How Black women engaged their communities during the election

Lauren BendittVice President of Research
November 17, 2020, 8:00 PM GMT+0

As election night wore on, with the Republican stronghold of Georgia too close to call, attention turned to understanding how the state’s political lean could have changed so much. Much of the credit for Georgia turning blue has since been attributed to Democratic gubernatorial nominee Stacey Abrams and her coalition of Black women-led organizations, including Fair Fight, The New Georgia Project, Fair Count and ProGeorgia. Their years-long effort has focused on organizing previously disengaged Georgia voters - mostly young people and people of color - for Democratic candidates.

YouGov’s Social Change Monitor tracks both attitudes toward inequality and civic engagement, providing insight into how the electorate might view the modern political process. While 49% of US adults overall say they believe every person has an equal chance to rise up and prosper, only one-third (32%) of Black women agree. However, while only 49% of Americans say that activism for social change is uniting their local communities, 70% of Black women report this to be true.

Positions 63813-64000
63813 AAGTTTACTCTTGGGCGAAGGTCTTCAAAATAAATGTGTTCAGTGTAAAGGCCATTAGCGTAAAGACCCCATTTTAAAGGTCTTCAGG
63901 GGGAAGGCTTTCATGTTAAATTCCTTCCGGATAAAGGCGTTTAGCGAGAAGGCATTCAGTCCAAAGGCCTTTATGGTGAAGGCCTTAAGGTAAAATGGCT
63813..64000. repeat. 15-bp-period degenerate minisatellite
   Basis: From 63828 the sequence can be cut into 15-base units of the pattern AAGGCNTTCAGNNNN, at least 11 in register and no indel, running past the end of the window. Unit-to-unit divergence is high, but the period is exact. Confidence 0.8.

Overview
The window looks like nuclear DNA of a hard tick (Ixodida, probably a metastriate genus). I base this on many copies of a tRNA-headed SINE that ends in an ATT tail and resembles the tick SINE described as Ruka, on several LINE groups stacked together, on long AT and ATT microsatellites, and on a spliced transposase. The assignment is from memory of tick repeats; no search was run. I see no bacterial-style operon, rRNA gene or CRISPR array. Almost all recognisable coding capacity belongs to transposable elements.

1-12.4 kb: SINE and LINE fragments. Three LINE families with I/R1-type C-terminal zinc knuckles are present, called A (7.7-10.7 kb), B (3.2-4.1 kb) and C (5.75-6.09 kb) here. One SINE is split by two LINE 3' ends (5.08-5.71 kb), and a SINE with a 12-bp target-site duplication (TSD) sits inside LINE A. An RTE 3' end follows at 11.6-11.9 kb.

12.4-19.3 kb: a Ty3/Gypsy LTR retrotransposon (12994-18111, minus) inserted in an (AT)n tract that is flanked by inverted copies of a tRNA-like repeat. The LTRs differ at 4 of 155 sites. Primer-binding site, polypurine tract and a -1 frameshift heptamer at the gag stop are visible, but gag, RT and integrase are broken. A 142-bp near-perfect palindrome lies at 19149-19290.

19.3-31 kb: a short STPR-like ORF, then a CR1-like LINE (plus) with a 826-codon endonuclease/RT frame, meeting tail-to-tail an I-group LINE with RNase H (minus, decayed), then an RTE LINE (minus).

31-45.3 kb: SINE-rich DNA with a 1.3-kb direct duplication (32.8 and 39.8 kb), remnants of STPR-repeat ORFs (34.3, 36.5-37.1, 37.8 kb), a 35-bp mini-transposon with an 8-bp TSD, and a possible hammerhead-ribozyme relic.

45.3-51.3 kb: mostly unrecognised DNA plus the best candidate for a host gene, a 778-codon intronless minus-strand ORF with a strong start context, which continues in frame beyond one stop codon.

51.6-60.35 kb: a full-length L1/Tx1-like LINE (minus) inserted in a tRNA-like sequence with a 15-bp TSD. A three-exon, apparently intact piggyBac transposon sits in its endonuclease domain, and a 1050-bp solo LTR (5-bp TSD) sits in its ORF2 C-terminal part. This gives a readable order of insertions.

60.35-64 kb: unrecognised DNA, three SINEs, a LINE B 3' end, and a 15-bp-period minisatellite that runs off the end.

Black women also believe in the value of women’s leadership, with around two-thirds saying that America would be better off with more women in corporate leadership positions (69%) or in positions of political power (65%), significantly more than average (48% and 44%, respectively).

As Joe Biden won Georgia – alongside the first woman of color to become Vice President — civically engaged Black women led conversations with people in their communities about issues that impacted them.

Some additional key points around Black women and civic engagement during the election:

Community engagement: Black women (30%) are 7 percentage points more likely than Black men to say they have had conversations with others about issues affecting their communities over the past five months

Community engagement momentum: in June, 21% of Black women reported having had conversations with others about issues affecting their communities. This percentage increased significantly to 37% in October and November just before the election.

BLM support: 76% of Black women report positive associations with the Black Lives Matter slogan, significantly more than any other group, including Black men (66% positive)

Community engagement around BLM: 23% of Black women report having conversations with others in their community about Black Lives Matter, significantly more than Black men (16%)

Lean Left: Black women (62%) are 1.8 times more likely to identify as Democrat than the average American (34%), but they are not more likely to call themselves liberal (28% vs 28%)

The YouGov Social Change Monitor tracks consumer attitudes towards equality and fairness on several social movements, including gender equality. For more information about the YouGov Social Change Monitor, contact

Image: Getty